Dave G.

Heres a plot twist. Due to my lack of proper description, I failed to mention how Im reading the EGT's. 

I have one gauge with a 2-position switch which flips between the left and right exhaust banks. 

One side reads a normal 1100-1200 while the other side reads 200-400. Thats why I mentioned its possibly a bad probe. 

Now I dont believe I can drastically change the routequantity of air and not change the fuel mixture, so I am still going to tune the carb because I still have a lack of power and most likely black soot, but somehow I have at least one exhaust bank still reading correct EGT's. 

Any thoughts on what this combination might indicate? 

I really think you should seriously consider 6 probe/6 cylinder EGT and CHT monitoring.  With the air-cooled Jab 3300, you really need to know what each cylinder is doing!  You'll be surprised at the variation of temps between cylinders (both EGT and CHT!) and how it changes with various configurations of jets, carb orientation, SCAT vs smooth bore air induction, etc.


I completely agree with this. I have 6 CHT readings and I look those over often. I dont understand why the builder only added 2 EGT. I am looking into upgrading this. 

Mike Busch (Savvy Aviation) teaches that CHT's are the best indicator of stress on the engine (Jabiru seems to emphasize the EGT's more, but EGT's are just a number that varies wildly with location and orientation of the probe, but it's better than nothing!), so if you keep those CHT's within nominal parameters it's not likely you'll hurt the engine so it's great you have 6-probe CHT!  However, for tuning purposes you really need that 6-probe EGT to truly tune the Bing - sometimes slight rotation of the carb dramatically affects the EGT's as well as the induction tubing, vanes, etc..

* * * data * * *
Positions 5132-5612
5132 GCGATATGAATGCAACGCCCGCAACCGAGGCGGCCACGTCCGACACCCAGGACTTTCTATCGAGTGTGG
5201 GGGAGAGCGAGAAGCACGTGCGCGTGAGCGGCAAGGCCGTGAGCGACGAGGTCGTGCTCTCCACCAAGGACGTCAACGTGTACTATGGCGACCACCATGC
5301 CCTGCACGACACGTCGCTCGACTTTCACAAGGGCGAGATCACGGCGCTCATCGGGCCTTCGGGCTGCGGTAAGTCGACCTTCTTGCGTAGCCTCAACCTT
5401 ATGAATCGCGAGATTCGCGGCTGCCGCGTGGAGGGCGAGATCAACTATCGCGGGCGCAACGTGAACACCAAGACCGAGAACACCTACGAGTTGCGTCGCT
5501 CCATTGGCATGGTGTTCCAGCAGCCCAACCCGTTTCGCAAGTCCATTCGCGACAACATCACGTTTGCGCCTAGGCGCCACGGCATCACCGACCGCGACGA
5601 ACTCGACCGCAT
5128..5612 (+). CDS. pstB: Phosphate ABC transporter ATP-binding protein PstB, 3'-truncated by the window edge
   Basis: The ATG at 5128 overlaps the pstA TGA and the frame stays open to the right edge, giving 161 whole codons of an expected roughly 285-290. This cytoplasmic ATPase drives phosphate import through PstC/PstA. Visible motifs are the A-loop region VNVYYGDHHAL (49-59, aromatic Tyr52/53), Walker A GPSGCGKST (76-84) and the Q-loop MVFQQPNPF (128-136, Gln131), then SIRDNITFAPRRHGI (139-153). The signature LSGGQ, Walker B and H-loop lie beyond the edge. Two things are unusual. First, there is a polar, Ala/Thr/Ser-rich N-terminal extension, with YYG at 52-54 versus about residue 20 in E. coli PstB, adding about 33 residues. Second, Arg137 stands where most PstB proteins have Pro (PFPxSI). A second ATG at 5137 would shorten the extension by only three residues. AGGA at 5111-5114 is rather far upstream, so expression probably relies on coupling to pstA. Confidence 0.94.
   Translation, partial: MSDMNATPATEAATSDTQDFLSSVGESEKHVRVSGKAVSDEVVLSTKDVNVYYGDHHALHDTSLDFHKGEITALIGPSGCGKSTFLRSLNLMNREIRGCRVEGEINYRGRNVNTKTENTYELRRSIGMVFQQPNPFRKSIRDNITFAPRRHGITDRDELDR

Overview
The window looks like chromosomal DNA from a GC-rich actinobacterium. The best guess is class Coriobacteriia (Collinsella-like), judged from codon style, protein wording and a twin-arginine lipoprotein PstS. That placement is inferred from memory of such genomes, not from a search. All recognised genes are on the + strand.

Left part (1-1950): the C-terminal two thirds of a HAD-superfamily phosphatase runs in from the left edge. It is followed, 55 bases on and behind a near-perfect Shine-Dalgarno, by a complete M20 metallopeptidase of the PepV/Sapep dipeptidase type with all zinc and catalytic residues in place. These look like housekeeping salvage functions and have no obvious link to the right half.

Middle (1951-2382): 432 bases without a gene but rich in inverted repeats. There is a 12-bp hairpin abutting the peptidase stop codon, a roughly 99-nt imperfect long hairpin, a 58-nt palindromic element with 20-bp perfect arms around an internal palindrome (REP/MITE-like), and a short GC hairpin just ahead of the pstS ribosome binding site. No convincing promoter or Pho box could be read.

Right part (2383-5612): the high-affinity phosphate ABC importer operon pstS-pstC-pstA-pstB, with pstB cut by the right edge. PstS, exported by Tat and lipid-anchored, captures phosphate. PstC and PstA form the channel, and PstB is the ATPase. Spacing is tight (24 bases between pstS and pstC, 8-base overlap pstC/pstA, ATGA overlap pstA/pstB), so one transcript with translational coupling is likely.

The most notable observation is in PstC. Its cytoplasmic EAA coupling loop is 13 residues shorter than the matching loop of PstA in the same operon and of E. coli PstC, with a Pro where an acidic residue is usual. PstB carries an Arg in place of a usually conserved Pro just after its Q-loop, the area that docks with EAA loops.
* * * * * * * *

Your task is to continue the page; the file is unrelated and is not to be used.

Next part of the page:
Years ago, I followed the "Tuning the Bing Carb" instructions and similar to David's experience, tried different jets until I hit on the right combo and had fairly satisfactory results.  However, being ever the experimenter who likes to "fix things that ain't broke!" - Ha! - I finally switched to a Sonex/AeroConversion "AeroInjector" TBI carb.  The primary reason I did this was to gain a mixture control.  Of course, the trend has for years been towards "single lever power control," but I liked the idea of a manual mixture where I can deliberately run rich for cooling in a long, hot climb, or lean as much as possible for extended ground taxi, etc.  Also, I had always had a manual mixture on my previous two planes for thousands of hours and was just plain "more comfortable" where I was in control of the mixture vs the cv carb, or in more modern engines, the ECU!

However, the negative side is that the AeroInjector has a steep learning curve to get a successful installation - but if the installation is carefully and thoughtfully carried out, (at least in my case) rewards with you being able to set the mixture wherever you want it for virtually any situation, but a switch from the Bing is definitely not for the faint of heart! LOL!